Articles

WOMEN’S VOICES IN CONTEMPORARY ORTHODOX TANAKH SCHOLARSHIP

Our generation has witnessed a flowering of Orthodox women publishing on diverse facets of religious Tanakh learning, ranging from associative, insight-based derashot, to rigorous analytical peshat scholarship, to parshanut scholarship that emphasizes the contributions of individual commentators. In this essay, Rabbi Hayyim Angel briefly surveys the work of several outstanding scholars.

The Coronavirus: An Upside to the Crisis

This tiny virus forces us to admit that our self-assured sense of health is a farce, and that our certainty of being able to breathe, walk, speak and think, come what may, is all wishful thinking. How wise were the sages of Israel when they instituted the custom of making a blessing on almost anything, whether it is eating, drinking, observing natural phenomena, or smelling extravagant aromas.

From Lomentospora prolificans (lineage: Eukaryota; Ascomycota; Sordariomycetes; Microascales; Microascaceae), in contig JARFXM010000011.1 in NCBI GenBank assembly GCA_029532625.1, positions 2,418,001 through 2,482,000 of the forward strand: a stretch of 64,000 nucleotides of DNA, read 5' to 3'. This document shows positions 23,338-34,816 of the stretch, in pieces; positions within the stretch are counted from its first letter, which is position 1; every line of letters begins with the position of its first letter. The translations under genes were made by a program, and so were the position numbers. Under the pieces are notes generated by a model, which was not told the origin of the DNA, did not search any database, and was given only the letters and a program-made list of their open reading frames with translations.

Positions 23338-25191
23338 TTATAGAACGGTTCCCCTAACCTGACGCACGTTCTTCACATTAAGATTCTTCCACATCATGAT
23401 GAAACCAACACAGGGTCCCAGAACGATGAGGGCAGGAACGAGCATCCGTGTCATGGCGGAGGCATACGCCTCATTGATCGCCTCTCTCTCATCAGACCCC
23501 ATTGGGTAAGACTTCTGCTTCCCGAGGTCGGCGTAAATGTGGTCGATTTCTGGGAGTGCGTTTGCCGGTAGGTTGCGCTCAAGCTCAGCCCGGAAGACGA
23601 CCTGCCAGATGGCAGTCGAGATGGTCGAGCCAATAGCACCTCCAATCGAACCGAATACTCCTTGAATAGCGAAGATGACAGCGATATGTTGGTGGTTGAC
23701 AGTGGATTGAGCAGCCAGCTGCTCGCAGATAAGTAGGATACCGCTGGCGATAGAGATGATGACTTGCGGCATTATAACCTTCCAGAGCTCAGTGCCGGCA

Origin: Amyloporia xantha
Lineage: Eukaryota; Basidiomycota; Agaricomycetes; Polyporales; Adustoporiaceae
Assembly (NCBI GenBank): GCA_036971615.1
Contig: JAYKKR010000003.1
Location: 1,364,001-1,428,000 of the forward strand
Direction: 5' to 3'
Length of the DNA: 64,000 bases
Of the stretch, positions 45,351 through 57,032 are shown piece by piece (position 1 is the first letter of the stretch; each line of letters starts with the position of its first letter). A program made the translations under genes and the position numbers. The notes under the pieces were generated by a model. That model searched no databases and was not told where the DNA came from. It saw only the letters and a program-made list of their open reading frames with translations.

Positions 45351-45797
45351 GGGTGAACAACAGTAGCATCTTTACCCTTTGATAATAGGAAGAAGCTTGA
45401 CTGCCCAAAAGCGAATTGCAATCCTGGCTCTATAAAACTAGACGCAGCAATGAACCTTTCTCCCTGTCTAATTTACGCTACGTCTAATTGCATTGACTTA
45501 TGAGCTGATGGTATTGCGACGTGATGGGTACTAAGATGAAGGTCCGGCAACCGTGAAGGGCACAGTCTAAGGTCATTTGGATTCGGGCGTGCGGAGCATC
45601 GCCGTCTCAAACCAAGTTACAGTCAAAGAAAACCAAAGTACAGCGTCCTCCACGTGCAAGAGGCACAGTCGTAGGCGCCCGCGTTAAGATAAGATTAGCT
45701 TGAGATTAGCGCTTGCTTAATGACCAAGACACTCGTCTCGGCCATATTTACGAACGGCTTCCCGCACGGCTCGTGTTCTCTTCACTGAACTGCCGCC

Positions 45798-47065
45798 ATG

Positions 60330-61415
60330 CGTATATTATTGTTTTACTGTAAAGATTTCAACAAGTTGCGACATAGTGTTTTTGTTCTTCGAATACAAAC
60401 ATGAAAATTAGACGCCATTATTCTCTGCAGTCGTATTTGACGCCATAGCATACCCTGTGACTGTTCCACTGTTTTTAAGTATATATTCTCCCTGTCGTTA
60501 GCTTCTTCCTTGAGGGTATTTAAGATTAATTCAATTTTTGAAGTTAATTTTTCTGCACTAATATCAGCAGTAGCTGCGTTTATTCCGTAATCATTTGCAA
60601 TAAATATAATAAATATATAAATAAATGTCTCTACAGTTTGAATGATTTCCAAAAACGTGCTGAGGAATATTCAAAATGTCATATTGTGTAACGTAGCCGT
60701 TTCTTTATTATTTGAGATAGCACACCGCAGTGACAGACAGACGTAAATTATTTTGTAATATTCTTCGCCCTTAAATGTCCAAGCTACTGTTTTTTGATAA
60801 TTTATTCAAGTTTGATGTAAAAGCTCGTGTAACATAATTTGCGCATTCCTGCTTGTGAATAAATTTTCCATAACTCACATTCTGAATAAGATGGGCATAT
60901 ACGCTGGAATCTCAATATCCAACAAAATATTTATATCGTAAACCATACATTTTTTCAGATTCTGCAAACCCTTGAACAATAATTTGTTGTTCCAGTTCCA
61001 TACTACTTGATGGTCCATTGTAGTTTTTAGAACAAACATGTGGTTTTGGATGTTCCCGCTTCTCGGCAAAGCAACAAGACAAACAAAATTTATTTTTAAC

From Periphery to Core

In this article, originally appearing in issue 10 of our journal Conversations, Dr. Zvi Zohar discusses the rise in extremist positions relating to conversion to Judaism. We are re-posting the article in light of ongoing tragic situations where halakhically valid conversions are being rejected or annulled.

The Greek Jewish Tradition: A Fulbright Scholar's Report

Jews have had a continuous presence in Greece for over 2,300 years, dating back to the time of Alexander the Great. This ancient community, known as Romaniote Jews, has the distinction of the longest, continuous Jewish presence in the European Diaspora. Romaniotes possess a unique set of practices, poetry, songs, and traditions unlike any other Jewish community in the world. Yet this historic and incredibly rich tradition is under threat.